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dc.contributor.advisorOhms, Chris
dc.contributor.authorThan, Tut
dc.date.accessioned2008-09-26T03:46:41Z
dc.date.available2008-09-26T03:46:41Z
dc.date.copyright2007-11
dc.date.issued2008-09-26T03:46:41Z
dc.identifier.urihttp://hdl.handle.net/10292/416
dc.description.abstractIn June 2007, the Court of Appeal in New Zealand disallowed the taxpayers appeal and decided that Trinity Scheme is a tax avoidance arrangement. The decision is significant not only for NZD3billion which is at stake but also for its jurisprudence on tax avoidance. This paper analyses the implication of Accent decision on the development of judicial approach on tax avoidance. Purposive approach of interpretation is codified in New Zealand since mid-19th century. Although New Zealand courts are not reluctant in using purposive approach in judicial reasoning, the final decisions rarely depart from literal meaning of the Act. The tension between general anti-avoidance provision and the specific provision within the Act has long been recognised by the court. The Court of Appeal in Accent proposed a judicial technique which would involve seeing tax avoidance cases in three different categories.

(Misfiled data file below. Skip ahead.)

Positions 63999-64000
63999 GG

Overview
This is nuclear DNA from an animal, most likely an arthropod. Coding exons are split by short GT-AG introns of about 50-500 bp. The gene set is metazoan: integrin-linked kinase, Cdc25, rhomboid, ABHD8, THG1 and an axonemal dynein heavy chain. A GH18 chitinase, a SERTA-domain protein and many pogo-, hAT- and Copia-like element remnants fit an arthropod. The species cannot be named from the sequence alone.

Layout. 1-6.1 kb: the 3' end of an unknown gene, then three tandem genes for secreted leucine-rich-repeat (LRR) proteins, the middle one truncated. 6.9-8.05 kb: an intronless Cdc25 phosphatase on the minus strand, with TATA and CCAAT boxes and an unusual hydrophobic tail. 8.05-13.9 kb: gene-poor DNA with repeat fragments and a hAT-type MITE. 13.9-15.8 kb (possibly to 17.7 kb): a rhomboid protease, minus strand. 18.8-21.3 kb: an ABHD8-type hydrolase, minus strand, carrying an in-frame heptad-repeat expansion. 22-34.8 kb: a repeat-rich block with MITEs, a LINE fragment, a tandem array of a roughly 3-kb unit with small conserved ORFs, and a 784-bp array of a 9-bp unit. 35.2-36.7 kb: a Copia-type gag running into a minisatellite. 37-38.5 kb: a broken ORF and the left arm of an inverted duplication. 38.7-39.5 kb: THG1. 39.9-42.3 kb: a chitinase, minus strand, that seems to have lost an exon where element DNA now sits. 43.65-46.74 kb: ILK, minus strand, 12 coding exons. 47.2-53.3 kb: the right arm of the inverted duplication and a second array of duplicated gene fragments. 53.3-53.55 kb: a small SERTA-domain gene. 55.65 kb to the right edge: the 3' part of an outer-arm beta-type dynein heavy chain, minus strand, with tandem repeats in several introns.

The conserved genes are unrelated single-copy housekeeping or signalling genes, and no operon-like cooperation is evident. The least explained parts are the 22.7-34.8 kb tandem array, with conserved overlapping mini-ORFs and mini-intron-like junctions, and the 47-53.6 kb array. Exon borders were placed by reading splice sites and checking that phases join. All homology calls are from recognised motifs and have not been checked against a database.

dc.language.isoenen_US
dc.publisherAuckland University of Technology
dc.subjectStatutory interpretation
dc.subjectTax avoidance
dc.subjectTaxation
dc.subjectJudiciary system
dc.titleThe Court of Appeal decision in Accent Management Ltd v CIR [2007] NZCA 230: statutory interpretation in New Zealand tax avoidance law
dc.typeThesis
thesis.degree.grantorAuckland University of Technology
thesis.degree.levelMasters Theses
thesis.degree.nameMaster of Business
dc.rights.accessrightsOpenAccess


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